Cook, wash, teach, taxi, host, clean up, aaaaand repeat. That sequence sums up the rhythm of most of my days. I’m a stay at home mom teaching our four kids at home. I certainly do not need one more thing added to my “to-do” list, right? So why in the world would I freak out and start a “mom blog?”
I spend more than a couple of hours each week crafting examples for my blog, writing posts, and creating pretty images that Pinterest will hopefully love. My blog is the one thing on my “list” that doesn’t really have to be done. It’s completely optional, my choice. Why struggle??
Contentment is defined as a state of happiness or satisfaction. That ought to be easy, right? Life is mostly good in these parts. In all honesty I am blessed beyond belief. kids, husband, family, friends, home, vacation. Life truly is good.
I blab constantly to my amazing, yet sometimes spoiled kids, about how great their lives are and how they should be more grateful, more content. Easier said than done.
Don’t we all have memories of blowing bubbles as a kid? It’s a classic kid activity. I also have some pretty sweet mom memories of blowing bubbles when my kids were just square, chubby toddlers. This bubble recipe takes blowing bubbles to the next level.
These bubbles, though, they’re big. Making them isn’t passive. This bubble recipe results in a whole body activity that calls for standing, moving, and playing! It’s just as tempting to adults as it is for kiddos. It’s just the kind of fun summertime ordered.
We aren’t big on elaborate gifts for holidays like Mother’s Day and Father’s day here at our house. We try to make it a special day which mostly involves scheming on the kids part and handmade gifts. These fathers day free printables are a simple way for your child to make a special keepsake gift.
When my husband and I met we were young; the first day of our first year of college. There was never anyone else after that day. It’s been “us” ever since.
We joke about what percentage of relationships that began the first day of college and are still going almost twenty years later.
I have a love hate with technology for my children. I see the potential for technology to literally teach them anything they want to know. Technology can connect them to the world in a way that wasn’t possible to imagine when I was a super awkward cool 12 years old walking around with my Discman. With a little internet safety savvy that big wide world/technology connection can continue being a positive!
Limits. It’s all about technology serving us and not the other way around. This is a difficult balance even as an adult. We found a simple little tool that has helped us get a handle on internet safety and has ended the “five more minutes” argument.
Growth mindset is kind of a buzz word lately. I’m all in when it comes to self help or anything that will inspire me to be a better version of myself. This growth mindset idea really struck a nerve in me because it’s something I struggle with and I see popping up in my own kids. These growth mindset quotes are just little snippets I like to remember to keep myself looking forward!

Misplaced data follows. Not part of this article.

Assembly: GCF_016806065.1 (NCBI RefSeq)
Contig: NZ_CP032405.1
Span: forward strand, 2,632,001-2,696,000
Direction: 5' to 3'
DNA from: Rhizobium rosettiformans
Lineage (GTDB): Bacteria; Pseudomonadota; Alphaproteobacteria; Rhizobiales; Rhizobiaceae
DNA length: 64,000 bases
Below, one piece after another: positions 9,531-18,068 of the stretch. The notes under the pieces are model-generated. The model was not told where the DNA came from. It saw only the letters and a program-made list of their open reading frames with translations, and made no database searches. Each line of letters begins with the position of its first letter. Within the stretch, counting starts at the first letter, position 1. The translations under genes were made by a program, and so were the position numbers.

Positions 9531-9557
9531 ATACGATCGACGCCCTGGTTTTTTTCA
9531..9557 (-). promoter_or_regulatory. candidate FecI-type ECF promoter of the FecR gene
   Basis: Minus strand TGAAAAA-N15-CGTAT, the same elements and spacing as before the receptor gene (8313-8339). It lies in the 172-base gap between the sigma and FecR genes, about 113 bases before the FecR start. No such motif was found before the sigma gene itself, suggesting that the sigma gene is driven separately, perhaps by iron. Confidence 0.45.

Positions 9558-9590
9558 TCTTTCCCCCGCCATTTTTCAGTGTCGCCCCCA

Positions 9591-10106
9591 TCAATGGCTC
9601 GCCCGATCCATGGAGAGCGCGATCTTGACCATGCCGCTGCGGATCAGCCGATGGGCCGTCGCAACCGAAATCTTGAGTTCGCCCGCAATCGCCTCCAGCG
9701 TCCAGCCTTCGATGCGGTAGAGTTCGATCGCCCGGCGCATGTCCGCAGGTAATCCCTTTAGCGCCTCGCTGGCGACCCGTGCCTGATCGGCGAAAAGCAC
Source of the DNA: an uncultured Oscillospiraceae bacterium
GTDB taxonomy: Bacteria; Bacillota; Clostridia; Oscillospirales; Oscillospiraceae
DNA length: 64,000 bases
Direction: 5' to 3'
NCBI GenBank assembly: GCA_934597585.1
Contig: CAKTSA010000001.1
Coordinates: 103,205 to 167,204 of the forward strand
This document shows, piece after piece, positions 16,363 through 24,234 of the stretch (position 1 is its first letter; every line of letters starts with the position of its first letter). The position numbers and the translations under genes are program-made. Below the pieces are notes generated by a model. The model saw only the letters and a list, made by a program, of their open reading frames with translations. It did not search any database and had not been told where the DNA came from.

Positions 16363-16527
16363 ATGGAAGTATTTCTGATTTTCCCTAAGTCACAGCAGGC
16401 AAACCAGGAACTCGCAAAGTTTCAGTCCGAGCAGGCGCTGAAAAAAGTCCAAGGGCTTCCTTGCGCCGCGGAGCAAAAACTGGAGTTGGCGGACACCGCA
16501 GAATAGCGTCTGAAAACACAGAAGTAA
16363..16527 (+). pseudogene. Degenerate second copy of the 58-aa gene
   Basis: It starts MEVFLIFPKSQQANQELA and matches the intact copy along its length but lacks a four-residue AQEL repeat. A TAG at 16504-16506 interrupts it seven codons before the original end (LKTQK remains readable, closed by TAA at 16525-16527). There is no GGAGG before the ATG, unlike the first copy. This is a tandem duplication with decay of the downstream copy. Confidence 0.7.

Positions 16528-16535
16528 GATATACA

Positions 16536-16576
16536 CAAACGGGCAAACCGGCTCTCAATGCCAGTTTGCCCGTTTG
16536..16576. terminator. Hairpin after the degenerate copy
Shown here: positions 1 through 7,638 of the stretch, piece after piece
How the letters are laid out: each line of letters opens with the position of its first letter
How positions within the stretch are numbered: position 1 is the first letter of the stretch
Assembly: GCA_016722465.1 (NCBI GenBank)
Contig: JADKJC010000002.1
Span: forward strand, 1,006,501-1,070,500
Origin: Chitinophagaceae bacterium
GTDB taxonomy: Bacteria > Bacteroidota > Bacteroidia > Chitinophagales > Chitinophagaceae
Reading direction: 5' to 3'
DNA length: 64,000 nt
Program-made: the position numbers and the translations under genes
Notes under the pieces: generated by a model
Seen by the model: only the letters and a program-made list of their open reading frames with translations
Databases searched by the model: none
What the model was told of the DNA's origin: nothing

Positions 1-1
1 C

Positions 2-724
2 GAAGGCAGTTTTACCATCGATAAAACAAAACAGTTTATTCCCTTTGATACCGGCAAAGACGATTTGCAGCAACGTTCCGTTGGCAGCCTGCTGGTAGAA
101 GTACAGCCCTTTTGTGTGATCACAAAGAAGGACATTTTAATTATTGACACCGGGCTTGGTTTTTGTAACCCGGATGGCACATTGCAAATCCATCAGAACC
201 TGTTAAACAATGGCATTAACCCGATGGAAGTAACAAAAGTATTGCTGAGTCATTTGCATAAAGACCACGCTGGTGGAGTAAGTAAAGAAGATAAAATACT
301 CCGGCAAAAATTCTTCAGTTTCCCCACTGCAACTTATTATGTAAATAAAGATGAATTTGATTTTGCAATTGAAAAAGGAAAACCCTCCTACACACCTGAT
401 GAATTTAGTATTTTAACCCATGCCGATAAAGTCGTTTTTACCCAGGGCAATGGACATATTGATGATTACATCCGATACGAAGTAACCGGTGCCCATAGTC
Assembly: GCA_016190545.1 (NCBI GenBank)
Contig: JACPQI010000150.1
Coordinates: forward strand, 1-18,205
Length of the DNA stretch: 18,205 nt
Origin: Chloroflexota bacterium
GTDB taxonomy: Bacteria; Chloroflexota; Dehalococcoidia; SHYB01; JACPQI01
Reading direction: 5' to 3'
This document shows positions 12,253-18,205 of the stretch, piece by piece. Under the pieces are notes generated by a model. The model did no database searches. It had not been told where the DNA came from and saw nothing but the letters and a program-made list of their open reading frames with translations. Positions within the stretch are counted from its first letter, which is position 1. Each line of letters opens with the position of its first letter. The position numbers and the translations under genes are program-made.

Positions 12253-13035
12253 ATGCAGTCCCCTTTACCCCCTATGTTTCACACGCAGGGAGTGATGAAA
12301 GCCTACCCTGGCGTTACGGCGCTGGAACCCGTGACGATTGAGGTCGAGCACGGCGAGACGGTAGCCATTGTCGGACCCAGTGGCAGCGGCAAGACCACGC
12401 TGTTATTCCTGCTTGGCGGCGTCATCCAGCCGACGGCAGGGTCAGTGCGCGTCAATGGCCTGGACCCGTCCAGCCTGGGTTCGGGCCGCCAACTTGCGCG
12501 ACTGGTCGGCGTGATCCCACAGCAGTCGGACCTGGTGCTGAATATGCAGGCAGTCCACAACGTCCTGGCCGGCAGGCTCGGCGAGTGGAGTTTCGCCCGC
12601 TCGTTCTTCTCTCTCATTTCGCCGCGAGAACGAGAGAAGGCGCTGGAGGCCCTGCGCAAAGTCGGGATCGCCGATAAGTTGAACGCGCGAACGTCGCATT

I’m not good at trying new things. Let me rephrase that; I’m not good at trying new things in front of other people. I love learning new things but I prefer time to process and practice them without an audience. I hate being the center of attention and being at the center of an audience because I’m failing at something is something I try to avoid at all costs.
My memories of middle school and high school basically subsist of trying not to draw attention to myself. While I was figuring out what was going on around me my go to strategy was to fly under the radar. Who wants to be different? (It wasn’t me.)
I think that’s somewhat of a universal experience for kids as they mature. Everyone wants to fit in somewhere. That’s why I set out to find some books about homeschoolers as main characters that would be appropriate for older kids; specifically middle school and high schoolers.
When we first started homeschooling and people asked which school my four kids attended I would kind of mumble the words “We’re homeschoolers” under my breath. Saying they didn’t go to school and sit in a classroom all day just seemed weird. Two years later and I’ve come to adore the label of “weird homeschooler.” As proud as I am of our families educational choices it is nice when my kids can see our lifestyle reflected in the books they read. I set out on a mission to uncover some children’s books that feature homeschoolers.
Reading books featuring homeschoolers make my little homeschoolers feel connected!
Homeschooling is becoming more mainstream all the time and I was shocked at the amount of books I was able to find that feature homeschoolers as characters.
How homeschool is portrayed in these books varies as wildly as homeschool does in real life. I love that. Homeschool looks different in every family!